In other words, the difference was not with the top bracket. They did brilliantly. The support cast, who did the bulk of the bowling, failed to make an impact. South Africa could afford to under-bowl their fifth bowler. India could not. Even their third bowler (reminder: Bhuvi and Ishant did not play together) was ordinary.

The batsmen

Before comparing the batsmen, it is pertinent to point out that the India had a decent pace attack, but were up against one of the greatest pace-bowling attacks of all time. There is no doubt about this. So good is the attack that Morkel (289 wickets at 28.24) is the worst of the lot — if ‘worst’ is relevant in this case — by a substantial distance. The others all average under 22.50.

No, there is no doubt that India were up against the greatest pace-bowling attack since the West Indians of the 1980s. That is something one needs to understand before criticising the batsmen.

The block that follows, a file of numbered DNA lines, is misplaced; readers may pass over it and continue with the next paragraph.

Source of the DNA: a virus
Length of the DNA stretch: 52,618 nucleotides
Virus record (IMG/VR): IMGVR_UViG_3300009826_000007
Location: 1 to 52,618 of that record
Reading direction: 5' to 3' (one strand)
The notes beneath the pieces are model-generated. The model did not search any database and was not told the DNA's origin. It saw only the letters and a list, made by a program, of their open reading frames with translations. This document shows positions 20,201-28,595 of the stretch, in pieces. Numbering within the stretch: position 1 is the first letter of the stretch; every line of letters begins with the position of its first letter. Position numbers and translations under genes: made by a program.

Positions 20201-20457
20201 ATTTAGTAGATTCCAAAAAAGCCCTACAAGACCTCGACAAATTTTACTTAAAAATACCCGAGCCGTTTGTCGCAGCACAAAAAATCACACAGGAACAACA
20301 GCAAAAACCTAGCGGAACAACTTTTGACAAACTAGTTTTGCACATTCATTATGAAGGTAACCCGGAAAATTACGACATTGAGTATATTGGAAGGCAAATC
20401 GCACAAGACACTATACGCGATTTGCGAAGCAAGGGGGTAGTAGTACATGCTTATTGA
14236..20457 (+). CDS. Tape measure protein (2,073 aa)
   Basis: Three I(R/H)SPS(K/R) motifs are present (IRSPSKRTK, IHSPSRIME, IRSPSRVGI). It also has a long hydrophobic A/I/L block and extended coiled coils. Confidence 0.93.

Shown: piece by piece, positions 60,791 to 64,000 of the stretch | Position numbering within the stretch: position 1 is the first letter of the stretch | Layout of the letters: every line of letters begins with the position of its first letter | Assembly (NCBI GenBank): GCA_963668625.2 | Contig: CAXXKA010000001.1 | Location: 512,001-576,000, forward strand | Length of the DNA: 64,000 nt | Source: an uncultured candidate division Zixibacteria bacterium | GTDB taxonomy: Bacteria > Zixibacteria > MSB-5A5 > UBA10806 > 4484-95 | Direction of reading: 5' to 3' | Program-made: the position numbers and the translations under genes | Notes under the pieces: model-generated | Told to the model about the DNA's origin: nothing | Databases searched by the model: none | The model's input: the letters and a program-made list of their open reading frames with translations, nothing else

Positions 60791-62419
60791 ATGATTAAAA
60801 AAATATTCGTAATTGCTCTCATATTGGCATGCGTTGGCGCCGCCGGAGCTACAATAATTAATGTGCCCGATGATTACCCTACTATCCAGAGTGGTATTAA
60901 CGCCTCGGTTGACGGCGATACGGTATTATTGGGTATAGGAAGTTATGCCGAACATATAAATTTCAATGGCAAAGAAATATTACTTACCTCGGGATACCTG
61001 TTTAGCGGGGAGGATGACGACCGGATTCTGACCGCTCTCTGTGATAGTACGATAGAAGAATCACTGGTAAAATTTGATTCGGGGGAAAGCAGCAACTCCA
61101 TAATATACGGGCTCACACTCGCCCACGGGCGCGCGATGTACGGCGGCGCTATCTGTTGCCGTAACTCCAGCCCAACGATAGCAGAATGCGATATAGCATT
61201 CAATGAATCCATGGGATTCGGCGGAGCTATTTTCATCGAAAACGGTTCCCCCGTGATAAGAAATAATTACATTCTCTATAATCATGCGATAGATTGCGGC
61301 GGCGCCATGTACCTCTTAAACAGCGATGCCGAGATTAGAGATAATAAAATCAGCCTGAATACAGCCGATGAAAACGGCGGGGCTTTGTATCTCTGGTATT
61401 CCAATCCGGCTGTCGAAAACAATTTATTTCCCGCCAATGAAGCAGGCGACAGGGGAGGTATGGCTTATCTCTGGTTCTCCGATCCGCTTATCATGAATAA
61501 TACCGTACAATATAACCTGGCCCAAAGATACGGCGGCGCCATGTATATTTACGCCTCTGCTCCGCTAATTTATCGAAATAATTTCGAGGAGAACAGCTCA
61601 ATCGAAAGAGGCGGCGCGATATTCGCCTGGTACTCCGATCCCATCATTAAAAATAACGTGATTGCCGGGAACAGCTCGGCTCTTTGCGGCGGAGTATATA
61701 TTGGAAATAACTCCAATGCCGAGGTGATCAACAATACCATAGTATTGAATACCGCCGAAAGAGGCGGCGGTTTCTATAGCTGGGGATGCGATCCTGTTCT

The batsmen

The South Africans batsmen have not set the grounds on fire. AB de Villiers has scored 200 in the series, but barring him and Faf du Plessis, no one has averaged over 34. Their top three — Dean Elgar, Aiden Markram, and Hashim Amla — have got one fifty each but little else of note.

But then, seven times have South Africa gone past the fifty-run mark. De Villiers has, for example, scores of 65, 35, 20, and 80. An average of 50 is excellent under any circumstances, but in the current series — where too many fast bowlers have averaged under 25 — it is definitely worth a lot higher.